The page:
Joint diseases and conditions, such as post-traumatic osteoarthritis (PTOA), causes chronic pain and physical disability for millions of Americans. Due to the physical demands of military service, both active duty service members and veterans experience high rates of non-combat related disability related to PTOA. Arthritis is a leading cause of disability among military veterans and the second leading cause of medical discharge. Current solutions for joint diseases often result in chronic pain and reduced mobility.
The intent of the 4D Bio3 Osteochondral program is to investigate various 3D print biomaterials and cells potentially for the treatment of osteoarthritis. Cartilage is an important tissue and mechanical interface between bones within joints. Repetitive injury or significant individual trauma can result in osteoarthritis and typically involves damage not only to the articular cartilage but also underlying bone and surrounding soft tissue. Recent progress in cartilage and bone tissue engineering has focused on developing strategies to regenerate, rather than replace, damaged or diseased bones and joints.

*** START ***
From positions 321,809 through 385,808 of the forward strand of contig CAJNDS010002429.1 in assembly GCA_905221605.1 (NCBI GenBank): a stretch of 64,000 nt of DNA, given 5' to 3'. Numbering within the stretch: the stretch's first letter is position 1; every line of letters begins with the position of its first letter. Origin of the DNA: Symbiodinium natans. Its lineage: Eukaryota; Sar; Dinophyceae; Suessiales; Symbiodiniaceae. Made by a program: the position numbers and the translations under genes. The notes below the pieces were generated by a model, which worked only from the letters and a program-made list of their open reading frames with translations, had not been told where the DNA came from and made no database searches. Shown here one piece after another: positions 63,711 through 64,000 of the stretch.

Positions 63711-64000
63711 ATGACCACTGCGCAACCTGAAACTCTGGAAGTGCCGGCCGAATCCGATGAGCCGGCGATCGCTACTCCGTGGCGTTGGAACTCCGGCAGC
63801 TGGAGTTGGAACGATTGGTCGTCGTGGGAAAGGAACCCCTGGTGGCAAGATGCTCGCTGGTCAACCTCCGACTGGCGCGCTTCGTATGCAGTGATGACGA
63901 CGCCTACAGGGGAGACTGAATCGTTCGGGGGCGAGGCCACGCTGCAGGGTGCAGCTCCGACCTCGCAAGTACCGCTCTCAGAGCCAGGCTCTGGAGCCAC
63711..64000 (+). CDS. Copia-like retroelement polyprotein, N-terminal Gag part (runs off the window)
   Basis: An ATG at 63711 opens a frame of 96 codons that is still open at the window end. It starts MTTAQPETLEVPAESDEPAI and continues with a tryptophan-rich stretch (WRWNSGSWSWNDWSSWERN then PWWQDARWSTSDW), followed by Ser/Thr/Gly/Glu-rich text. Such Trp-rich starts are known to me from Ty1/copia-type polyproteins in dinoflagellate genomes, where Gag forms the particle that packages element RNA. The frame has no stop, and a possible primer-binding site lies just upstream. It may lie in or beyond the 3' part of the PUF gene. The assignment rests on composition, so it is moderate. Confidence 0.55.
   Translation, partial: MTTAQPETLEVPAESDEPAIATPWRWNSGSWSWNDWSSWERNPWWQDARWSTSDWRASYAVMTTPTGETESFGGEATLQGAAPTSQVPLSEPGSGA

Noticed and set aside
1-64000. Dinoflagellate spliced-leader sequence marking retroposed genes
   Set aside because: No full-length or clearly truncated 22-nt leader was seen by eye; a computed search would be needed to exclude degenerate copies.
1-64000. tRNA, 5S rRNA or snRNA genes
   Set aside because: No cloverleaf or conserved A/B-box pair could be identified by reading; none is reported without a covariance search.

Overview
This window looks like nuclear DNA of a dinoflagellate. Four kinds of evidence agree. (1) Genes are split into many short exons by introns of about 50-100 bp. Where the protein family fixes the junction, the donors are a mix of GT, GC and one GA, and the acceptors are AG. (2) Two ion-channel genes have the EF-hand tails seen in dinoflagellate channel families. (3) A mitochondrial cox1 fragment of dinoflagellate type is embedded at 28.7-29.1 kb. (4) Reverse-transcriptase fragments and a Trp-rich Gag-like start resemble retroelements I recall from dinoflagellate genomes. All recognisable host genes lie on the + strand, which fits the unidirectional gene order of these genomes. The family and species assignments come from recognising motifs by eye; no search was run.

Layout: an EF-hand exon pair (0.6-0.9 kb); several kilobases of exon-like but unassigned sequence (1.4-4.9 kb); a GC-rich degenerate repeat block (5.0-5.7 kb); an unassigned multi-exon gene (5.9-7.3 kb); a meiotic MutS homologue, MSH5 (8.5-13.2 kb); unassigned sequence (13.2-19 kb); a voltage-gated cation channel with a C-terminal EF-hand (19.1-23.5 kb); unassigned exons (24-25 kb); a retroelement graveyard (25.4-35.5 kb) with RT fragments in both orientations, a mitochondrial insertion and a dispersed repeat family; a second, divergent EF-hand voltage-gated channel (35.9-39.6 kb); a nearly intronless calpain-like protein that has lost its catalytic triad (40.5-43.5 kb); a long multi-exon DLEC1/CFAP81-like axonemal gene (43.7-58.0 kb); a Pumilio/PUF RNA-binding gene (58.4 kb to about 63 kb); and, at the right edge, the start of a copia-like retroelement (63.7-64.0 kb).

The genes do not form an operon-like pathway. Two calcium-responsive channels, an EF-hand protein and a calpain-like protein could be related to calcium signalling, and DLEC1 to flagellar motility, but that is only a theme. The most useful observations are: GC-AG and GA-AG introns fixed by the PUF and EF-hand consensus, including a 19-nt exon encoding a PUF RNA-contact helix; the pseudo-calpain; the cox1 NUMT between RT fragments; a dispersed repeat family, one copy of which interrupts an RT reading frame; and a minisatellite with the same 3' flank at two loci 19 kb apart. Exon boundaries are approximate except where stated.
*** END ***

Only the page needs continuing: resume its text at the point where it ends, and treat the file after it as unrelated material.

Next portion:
”3D printing in tissue engineering and regenerative medicine has expanded to allow a wide range of materials to be used simultaneously. This has allowed for osteochondral applications that more closely resemble the composition of the tissue compared to conventional fabrication techniques,” said Geneva Senior Research Scientist Joel Gaston.
The USU-4D Bio3: 4-Defense Biotechnology, Biomanufacturing, and Bioprinting Center (USU-4D Bio3 Center) is a collaboration between the Uniformed Services University and The Geneva Foundation.